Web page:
Thursday, March 7, 2013

Zero Hour: Zero Credibility

A Bad Science on TV post by David Zaslavsky
(Check out his awesome physics blog here)

There's a new TV show on ABC, Zero Hour, whose previews really piqued my interest earlier this year. Highly skilled assassin, greatest conspiracy in the history of the world, something about clocks. Seems like good clean utterly ridiculous fun. I like horrible disaster movies, so I figured this should fit right in.

But only three episodes in, Zero Hour has already managed to butcher the science so badly I'm not sure I can stand it anymore. Let me set the stage: the main character, Hank, is searching for his wife, who has been kidnapped, and to find her he has to locate a series of clocks, each of which has clues leading to the next location. Clock number 2's clue was a map of the constellation Cepheus. Combined with the time and date on the clock (the hands were frozen in place), this supposedly led Hank to the exact location you'd have to be to view the constellation at that time: Chennai, India. But maybe you can see the problem here: a constellation is not visible from only a single location! By their criteria, Hank could be looking for any place in that entire hemisphere of the Earth. Sure, maybe the clue was supposed to identify where Cepheus would be seen directly overhead, but that's not anywhere close to India. Cepheus is a northern hemisphere constellation, very close to the north celestial pole, so the only places it appears directly overhead are in the Arctic. On the other hand, here's the view from Chennai at 8:15 AM on March 8, 1938, the date and time named in the show:

Cepheus is almost right on the horizon. The constellation that was directly overhead at the time was Aquila, which they could just as easily have named. To be fair, I guess that wouldn't make for very good TV because it's basically a nondescript rhombus, but then again, Cepheus is just a square with a hat, so you can't be too picky.

But that snafu with the constellation, which I could have lived with, pales in comparison to the next (and most recent) episode. The clue from the third clock leads Hank, after some floundering on the acronym IAS (which anyone as smart as he is should instantly recognize), to the Institute of Advanced Study in Princeton, NJ. Let's just bypass the fact that they managed to get almost every location in Princeton wildly wrong — I mean, if you've never been there, you probably wouldn't care. (For the record, the Princeton Public Library looks like an entirely normal public library, not a stuffy university library as it's shown in the show.)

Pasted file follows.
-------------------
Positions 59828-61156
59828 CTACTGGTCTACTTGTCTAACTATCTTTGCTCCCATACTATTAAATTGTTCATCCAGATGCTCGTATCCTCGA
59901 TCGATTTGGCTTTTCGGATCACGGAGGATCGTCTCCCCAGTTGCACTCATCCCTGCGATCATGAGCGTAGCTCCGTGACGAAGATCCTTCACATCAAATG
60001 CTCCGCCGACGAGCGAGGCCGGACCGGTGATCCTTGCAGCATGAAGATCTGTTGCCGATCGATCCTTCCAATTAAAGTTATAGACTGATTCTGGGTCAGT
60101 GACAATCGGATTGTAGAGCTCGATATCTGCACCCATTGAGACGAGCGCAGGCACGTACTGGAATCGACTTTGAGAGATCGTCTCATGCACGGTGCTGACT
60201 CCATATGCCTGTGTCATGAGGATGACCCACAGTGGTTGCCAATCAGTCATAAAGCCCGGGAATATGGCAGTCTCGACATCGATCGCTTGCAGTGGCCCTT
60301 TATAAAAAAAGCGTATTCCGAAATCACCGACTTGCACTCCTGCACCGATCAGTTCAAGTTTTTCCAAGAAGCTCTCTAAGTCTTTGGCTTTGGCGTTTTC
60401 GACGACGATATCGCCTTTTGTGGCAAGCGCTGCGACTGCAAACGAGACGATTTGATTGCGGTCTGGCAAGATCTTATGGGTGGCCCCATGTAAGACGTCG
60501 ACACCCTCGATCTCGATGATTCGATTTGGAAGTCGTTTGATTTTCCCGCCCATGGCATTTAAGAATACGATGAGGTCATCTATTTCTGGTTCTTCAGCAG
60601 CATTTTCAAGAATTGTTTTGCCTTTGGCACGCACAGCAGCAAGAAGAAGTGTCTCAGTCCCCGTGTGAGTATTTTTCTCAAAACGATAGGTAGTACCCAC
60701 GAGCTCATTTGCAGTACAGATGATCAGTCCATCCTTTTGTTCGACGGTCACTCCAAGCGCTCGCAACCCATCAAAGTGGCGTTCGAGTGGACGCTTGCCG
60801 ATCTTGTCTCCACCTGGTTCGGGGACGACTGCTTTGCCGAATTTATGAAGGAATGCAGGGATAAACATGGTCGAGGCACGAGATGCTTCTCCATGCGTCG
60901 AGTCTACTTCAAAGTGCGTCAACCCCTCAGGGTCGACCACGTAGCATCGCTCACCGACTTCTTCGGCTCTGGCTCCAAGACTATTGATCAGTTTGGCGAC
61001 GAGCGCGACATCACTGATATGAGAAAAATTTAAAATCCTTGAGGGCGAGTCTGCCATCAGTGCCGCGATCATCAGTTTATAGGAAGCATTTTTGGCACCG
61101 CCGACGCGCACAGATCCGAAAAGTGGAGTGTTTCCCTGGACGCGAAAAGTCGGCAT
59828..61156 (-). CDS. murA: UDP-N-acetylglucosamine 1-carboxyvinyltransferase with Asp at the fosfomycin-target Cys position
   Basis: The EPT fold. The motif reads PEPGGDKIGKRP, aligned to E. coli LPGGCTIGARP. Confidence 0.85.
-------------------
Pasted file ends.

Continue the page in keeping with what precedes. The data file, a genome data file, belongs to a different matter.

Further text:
What really irks me is the equation they found on Einstein's blackboard at the end. In the show, Einstein erased something from the blackboard he was working on just before he died, which was rumored to be the formula for a new power source that he considered too dangerous for humankind to control.
  • Real power sources come from engineers tinkering in workshops, not from equations on a blackboard.
In the show, the erased formula turns out to be a key to a coded message Einstein left on the rest of his blackboard.
  • Real physics formulas are neither keys nor coded messages.
In reality, you might recognize this formula:

Yep, that's the time-independent Schrödinger equation, an entirely mundane equation that forms the basis for nonrelativistic quantum mechanics. It would have had relatively little to do with what Einstein was working on at the time, and certainly there's no way it could have been turned into the key for a coded message which would also make sense as a physics formula.

Anyway, it's kind of a moot point by now. The latest news from the "TV gods" is that Zero Hour has been canceled after just these three episodes. Honestly, I'm not surprised. I only wish the lesson to take away from this would be that you can't get away with terrible science on television, and not just that sucky TV is sucky.